9V Nürburgring!

A silly title for a serious workstation!

As the development of our first motor bogie product continues, what became clear to us was the need for a dedicated R&D test workstation for motor drives and control electronics.

Thus, over the summer we have been building up this lab workstation with these features:

1. Fully instrumented track test loop - A loop of mixed LEGO and Fx Track elements enables continuous evaluation of bogie performance. The loop is fully instrumented for voltage, current, power, and vehicle speed. A laser spot thermometer can take snapshot measurements of temperatrure as well.

2. Programmable power sources - The test loop or a standalone motor can be energized with either high precision/programmable DC voltage/current or NMRA DCC digital AC waveforms. This will allow development of both DC and DCC motor drive products.

3. Computer control - both manual and automatic measurement tasks can be performed with the aid of software. All of the sources, sensors, and test equipment is connected to an M1 Mac Mini. Custom built software scripts control measurement tasks including both instrument control and data acquisition.

Some of the tasks that we can perform are:

1. Dynamic motor bogie tests - including speed, power consumption, and efficiency as a function of applied voltage. This lets us characterize raw performance, endurance and can even detect differences in vehicle speed in straight vs. curve track segments.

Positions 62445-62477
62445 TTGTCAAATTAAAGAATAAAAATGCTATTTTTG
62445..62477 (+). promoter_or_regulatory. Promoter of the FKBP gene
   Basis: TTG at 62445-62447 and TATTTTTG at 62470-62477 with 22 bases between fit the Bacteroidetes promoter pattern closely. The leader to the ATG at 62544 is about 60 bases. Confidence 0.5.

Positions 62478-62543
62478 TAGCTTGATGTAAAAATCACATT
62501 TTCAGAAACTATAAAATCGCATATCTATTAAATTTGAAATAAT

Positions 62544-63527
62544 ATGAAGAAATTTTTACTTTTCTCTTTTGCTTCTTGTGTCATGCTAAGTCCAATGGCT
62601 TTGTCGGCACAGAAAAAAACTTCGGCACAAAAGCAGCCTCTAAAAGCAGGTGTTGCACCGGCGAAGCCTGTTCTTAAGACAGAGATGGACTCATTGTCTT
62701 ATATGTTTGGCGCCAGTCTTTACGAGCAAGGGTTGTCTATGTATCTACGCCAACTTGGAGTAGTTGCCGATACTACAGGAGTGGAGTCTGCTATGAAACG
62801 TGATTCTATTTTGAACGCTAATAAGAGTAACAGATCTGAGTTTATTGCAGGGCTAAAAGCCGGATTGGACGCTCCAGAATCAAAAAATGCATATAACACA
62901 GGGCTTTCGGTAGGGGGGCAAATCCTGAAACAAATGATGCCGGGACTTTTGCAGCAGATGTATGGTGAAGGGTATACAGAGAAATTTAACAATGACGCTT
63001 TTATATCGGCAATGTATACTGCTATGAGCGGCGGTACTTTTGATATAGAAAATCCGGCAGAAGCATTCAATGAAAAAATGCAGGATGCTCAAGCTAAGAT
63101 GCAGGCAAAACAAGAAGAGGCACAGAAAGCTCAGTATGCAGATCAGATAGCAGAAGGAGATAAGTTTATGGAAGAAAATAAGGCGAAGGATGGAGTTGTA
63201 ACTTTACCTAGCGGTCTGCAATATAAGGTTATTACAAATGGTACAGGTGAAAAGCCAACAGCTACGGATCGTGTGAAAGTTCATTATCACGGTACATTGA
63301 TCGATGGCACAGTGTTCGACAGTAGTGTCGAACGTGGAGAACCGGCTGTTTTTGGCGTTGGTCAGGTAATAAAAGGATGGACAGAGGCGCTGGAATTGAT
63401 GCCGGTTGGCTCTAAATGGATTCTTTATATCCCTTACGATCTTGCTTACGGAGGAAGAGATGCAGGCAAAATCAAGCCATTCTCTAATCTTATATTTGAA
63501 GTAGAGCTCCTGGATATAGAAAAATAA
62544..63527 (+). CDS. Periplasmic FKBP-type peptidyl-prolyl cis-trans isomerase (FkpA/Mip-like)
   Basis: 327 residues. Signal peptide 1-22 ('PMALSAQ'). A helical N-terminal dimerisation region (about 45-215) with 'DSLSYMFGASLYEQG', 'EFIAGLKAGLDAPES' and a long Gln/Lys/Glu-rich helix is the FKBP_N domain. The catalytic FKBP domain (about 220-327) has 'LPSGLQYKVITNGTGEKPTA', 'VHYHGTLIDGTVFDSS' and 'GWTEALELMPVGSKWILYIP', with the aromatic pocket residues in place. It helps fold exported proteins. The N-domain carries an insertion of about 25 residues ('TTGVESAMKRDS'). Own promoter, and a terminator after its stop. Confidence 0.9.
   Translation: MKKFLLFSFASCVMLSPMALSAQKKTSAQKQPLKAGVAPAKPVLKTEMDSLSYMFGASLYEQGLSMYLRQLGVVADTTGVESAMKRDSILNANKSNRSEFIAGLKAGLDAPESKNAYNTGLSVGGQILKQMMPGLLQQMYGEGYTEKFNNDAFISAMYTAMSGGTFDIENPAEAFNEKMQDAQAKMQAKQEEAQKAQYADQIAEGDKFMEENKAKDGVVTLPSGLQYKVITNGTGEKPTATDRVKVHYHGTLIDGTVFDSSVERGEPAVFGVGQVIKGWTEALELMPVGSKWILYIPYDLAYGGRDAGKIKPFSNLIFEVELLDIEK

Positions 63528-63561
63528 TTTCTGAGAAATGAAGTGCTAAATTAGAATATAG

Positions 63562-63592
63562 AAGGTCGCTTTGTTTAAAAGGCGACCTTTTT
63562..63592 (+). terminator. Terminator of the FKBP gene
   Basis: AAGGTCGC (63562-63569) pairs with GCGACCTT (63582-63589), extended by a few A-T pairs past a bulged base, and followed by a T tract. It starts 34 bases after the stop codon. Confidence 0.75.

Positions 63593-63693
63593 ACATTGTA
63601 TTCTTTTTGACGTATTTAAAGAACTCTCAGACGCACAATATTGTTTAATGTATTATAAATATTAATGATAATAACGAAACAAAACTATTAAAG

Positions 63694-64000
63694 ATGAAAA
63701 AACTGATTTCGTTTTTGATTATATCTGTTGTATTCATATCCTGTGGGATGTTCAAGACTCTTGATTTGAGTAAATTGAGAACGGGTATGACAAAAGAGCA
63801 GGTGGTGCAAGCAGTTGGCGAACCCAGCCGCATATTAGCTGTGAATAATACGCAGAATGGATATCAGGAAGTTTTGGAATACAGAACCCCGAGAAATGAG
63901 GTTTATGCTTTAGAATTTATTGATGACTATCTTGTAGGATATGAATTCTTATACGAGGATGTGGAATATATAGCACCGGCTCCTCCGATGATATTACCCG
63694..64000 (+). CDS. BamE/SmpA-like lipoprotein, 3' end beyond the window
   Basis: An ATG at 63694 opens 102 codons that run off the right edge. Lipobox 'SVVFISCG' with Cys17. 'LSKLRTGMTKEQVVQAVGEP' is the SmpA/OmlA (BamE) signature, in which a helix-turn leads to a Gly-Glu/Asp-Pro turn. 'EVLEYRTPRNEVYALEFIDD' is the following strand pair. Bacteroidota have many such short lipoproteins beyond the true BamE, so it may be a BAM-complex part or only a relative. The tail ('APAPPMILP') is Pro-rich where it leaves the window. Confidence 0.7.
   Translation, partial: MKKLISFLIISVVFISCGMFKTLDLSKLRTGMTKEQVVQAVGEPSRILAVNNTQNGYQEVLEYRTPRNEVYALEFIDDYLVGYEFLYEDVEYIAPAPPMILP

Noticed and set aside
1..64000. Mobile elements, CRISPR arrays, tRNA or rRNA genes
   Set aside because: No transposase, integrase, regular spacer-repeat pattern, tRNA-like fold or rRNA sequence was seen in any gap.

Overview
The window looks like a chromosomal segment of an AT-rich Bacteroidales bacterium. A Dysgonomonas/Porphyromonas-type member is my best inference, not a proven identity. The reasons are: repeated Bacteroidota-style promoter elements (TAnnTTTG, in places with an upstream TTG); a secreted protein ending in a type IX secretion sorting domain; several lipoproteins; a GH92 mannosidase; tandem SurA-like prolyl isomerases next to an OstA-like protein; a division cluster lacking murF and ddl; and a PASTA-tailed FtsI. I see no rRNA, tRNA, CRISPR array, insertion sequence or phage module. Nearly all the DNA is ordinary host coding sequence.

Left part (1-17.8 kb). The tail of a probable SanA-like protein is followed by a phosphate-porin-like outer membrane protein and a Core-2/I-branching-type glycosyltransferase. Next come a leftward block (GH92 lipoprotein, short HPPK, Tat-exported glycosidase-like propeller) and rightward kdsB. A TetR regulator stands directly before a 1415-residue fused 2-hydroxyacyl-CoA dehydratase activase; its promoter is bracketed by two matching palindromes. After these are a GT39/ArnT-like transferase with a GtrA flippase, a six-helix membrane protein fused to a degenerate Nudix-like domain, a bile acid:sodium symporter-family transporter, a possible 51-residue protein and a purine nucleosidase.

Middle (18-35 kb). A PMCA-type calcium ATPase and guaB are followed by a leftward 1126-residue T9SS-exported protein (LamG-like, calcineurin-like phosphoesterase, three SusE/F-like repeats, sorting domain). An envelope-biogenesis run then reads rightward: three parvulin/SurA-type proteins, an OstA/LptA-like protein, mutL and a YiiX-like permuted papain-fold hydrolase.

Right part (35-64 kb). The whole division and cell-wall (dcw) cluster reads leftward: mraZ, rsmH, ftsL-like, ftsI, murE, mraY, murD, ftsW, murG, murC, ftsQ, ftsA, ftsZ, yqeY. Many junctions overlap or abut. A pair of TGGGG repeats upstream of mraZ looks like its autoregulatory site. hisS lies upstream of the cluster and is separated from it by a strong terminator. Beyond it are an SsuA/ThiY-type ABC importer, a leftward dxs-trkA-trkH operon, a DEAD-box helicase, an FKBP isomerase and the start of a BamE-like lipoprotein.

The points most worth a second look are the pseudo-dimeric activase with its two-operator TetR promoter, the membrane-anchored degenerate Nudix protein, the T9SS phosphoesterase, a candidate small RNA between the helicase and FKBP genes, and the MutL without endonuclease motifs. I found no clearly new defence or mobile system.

2. Standalone motor evaluation in a special jig. We can measure motor power consumption, efficiency, temperature, and shaft tachometer speed. The temperature is particularly important when you consider that it will "live" inside a plastic box with potentially hours of continuous running. This will inform us on thermal management requirements for the bogie design, e.g. if we need heatsinks, cooling vents, etc.

The oscilloscope lets us monitor either track or motor terminal waveforms in realtime. This shows the motor's dynamic electrical characteristics such as inductive surges, back EMF, and estimate EMC/EMI performance. It also lets us analyze DCC digital waveforms on the track and verify compliance with timing and programming protocols.

This workstation is continuously evolving and we're currently road testing 3x engineering test samples of candidate motors provided by our motor manufacturing partners. Once we're satisfied with our choice we can finalize the mechanical drive and hopefully start tooling components!

Lots more work to do—but at least we have our own "Nurburgring"!